Originality/value

Household decision-making has received significant attention in the literature. Authority in household decision-making is important because it represents a person's agency and has a profound impact on well-being. To the best of author's knowledge, studies on the importance of skills in household financial decision-making are very limited.

Details

International Journal of Social Economics, vol. 47 no. 11
Type: Research Article
ISSN: 0306-8293

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Article
Publication date: 21 September 2012

Agustinus Bandur

The purpose of this paper is to examine the current school‐based management (SBM) policy reform in Indonesia, with an emphasis on the impacts of shifting authority and…

Abstract

Purpose

The purpose of this paper is to examine the current school‐based management (SBM) policy reform in Indonesia, with an emphasis on the impacts of shifting authority and responsibility to school level, as well as challenges confronted by the school council members, followed by remedial measures to minimize the problems.

Design/methodology/approach

The paper employed a mixed‐method research design comprising an extensive empirical survey followed by semi‐structured and focused group interviews and examination of relevant documents. The data reported here are on the basis of an empirical survey involving 504 school council members from Ngada‐Flores, followed by 42 interviews and focus group discussion (FGD) with all relevant stakeholders.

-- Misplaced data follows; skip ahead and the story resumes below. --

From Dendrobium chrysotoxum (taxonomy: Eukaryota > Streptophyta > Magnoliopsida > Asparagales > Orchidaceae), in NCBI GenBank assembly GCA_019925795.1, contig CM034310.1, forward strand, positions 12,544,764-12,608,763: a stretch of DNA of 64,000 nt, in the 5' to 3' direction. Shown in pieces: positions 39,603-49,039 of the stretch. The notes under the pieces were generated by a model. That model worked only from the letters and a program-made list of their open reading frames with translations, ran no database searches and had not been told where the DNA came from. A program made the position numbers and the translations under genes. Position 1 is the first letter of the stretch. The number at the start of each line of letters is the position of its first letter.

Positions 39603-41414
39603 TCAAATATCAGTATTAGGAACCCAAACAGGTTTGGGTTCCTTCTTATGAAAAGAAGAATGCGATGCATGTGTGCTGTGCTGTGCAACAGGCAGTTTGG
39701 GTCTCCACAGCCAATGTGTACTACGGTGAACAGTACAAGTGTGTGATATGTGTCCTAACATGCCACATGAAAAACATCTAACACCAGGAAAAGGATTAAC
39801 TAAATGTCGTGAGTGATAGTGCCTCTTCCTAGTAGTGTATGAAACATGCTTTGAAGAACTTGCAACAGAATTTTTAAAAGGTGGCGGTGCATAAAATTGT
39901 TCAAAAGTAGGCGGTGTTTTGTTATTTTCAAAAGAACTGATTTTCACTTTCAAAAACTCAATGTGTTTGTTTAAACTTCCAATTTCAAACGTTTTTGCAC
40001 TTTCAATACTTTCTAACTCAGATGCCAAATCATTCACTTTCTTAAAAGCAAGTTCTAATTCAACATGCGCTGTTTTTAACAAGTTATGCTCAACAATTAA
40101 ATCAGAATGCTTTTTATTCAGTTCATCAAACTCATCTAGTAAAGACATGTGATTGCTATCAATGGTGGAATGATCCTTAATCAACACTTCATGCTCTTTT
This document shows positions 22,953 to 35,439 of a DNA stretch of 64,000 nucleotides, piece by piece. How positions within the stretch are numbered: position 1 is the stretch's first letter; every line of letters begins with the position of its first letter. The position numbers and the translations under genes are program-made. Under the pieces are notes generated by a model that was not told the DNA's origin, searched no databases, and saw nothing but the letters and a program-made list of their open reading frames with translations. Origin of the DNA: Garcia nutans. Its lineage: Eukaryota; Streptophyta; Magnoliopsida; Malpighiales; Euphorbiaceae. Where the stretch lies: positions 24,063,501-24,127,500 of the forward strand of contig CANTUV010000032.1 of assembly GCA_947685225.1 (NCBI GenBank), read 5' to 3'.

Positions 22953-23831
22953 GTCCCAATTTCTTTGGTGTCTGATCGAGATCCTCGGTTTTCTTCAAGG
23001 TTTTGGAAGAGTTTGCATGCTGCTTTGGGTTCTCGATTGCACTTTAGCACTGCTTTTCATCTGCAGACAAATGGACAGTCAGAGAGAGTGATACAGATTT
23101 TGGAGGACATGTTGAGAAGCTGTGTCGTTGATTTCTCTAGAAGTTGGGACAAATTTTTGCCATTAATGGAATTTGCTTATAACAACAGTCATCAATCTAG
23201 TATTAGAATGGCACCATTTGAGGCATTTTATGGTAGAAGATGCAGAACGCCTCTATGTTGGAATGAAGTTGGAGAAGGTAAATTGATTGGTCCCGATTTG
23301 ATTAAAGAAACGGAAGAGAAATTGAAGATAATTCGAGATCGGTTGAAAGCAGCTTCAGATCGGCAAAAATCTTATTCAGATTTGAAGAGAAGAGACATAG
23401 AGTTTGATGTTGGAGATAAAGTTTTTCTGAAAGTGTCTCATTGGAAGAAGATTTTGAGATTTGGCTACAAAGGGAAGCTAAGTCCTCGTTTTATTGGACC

Findings

The research findings demonstrate how devolution of power and authority to school level can create partnership in participatory school decision making in terms of setting a school mission, shared‐vision, annual programs, school budget, school textbooks, school buildings, school‐based curriculum and even students’ discipline policies. In turn, devolving power and authority to school level has created several changes in schools, including in‐school culture changes, and increased participation of school communities. These factors have led to the improvements in teaching‐learning environments and student achievements.

Research limitations/implications

The findings of this study are specific to the context of Ngada‐Flores, Indonesia. The possibility for the general applicability of the findings is limited by the scope, the sample, and the cultural context of this study. Accordingly, even though there could be common features, the findings may not have general applicability to other systems.

Practical implications

The paper suggests that capacity building in school level is required for the effective implementation of SBM policies and programs, including in‐service training, regular professional development sessions and workshops on effective school leadership and management, as well as school development planning.

Originality/value

This paper could be significant because of the absence of similar studies in the Indonesian context. The findings could be helpful in informing practitioners, the local and national authorities and all those interested in school education on how SBM with devolution of power and authority to school‐level decision makers assists in‐school improvements and student achievements, as well as problems and challenges confronted by school leaders in the implementation of SBM.

Details

Journal of Educational Administration, vol. 50 no. 6
Type: Research Article
ISSN: 0957-8234

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Article
Publication date: 1 May 1988

A.J. Duncalf and B.G. Dale